It seems like fraud attempts have spiked in the last 3 months. We have seen each of these scams either sting us or Realtors with whom we work:

  1. Toner Scam: Your company gets a call from your copier service company confirming your correct copier ID and that your shipment of toner is late, but on the way. A week after the shipment arrives, the invoice will arrive. It is from Supply World, Inc., IDC Servco, or some other company and is for 10-15 times the price of your product. If you’re not careful someone will pay the invoice. The scam starts with an earlier call in which the scammer asks to confirm your copier ID number, make and model. They might call later and get more information, such as the name of the person in charge of orders. Now, the hook is set and they can call with all of the information that makes them appear to be your legitimate servicer.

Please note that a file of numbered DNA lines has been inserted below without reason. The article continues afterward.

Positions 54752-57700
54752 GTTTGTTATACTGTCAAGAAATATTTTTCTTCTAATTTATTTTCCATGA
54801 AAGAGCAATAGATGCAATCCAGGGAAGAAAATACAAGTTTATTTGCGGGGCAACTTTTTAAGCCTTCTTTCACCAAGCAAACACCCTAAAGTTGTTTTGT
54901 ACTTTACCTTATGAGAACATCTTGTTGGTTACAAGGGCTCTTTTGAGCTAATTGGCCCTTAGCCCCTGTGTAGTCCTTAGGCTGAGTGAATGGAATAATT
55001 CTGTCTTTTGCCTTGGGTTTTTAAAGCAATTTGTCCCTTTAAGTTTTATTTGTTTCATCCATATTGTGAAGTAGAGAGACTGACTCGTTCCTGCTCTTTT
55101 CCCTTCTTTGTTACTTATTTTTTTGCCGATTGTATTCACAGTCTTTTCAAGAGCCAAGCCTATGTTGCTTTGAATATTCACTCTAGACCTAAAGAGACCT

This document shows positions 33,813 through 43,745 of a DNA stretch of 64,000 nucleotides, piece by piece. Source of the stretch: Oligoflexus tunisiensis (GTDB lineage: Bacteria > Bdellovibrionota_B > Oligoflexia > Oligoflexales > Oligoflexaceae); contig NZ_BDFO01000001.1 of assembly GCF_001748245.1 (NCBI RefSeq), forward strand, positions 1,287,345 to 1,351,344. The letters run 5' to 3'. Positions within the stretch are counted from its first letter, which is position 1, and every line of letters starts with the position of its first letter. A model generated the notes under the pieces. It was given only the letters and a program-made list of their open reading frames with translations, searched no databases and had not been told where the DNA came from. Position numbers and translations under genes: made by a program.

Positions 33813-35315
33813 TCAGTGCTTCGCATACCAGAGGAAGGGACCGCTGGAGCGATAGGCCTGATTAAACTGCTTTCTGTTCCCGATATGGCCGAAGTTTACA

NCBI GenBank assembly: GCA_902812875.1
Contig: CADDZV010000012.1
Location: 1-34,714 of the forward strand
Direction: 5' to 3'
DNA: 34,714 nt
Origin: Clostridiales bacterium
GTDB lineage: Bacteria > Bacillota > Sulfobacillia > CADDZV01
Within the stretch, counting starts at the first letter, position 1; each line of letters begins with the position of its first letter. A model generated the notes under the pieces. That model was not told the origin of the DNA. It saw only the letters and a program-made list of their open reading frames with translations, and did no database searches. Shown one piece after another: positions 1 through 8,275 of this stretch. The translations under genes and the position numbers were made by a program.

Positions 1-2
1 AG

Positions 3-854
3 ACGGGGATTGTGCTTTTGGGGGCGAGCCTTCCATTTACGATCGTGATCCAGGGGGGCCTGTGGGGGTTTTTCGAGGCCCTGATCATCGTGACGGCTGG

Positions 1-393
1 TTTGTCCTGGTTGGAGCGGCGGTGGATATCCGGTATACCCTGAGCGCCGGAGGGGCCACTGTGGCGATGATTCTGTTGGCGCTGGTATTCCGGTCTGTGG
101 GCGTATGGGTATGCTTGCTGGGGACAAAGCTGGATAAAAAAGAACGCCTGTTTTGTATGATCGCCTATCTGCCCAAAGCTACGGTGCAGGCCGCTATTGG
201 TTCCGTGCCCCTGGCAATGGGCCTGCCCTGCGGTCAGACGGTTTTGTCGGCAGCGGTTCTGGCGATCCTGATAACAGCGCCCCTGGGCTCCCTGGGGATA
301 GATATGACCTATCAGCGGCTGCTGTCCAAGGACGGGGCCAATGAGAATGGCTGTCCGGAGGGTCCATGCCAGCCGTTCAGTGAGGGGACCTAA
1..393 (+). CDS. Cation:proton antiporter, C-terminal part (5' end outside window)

2. Phishing and Malware Attacks: These are all over the internet – emails with malicious links or files. The key is that they are so well targeted to your business or interests that it can be very hard to tell the scam from the real thing.
  3. Microsoft Hacker Scam:   A “Microsoft representative” calls to tell you’re your computer is signaling their servers that the updates are not running properly.  This is causing trouble on their end and slowing down your computer (your computer is running slow, who’s isn’t).  They provide the Microsoft Webpage, you log in and give access to your computer, and they’re off!  You just gave a hacker access to your computer.  The call was fake, the website an authentic mimic, and the hackers job too easy.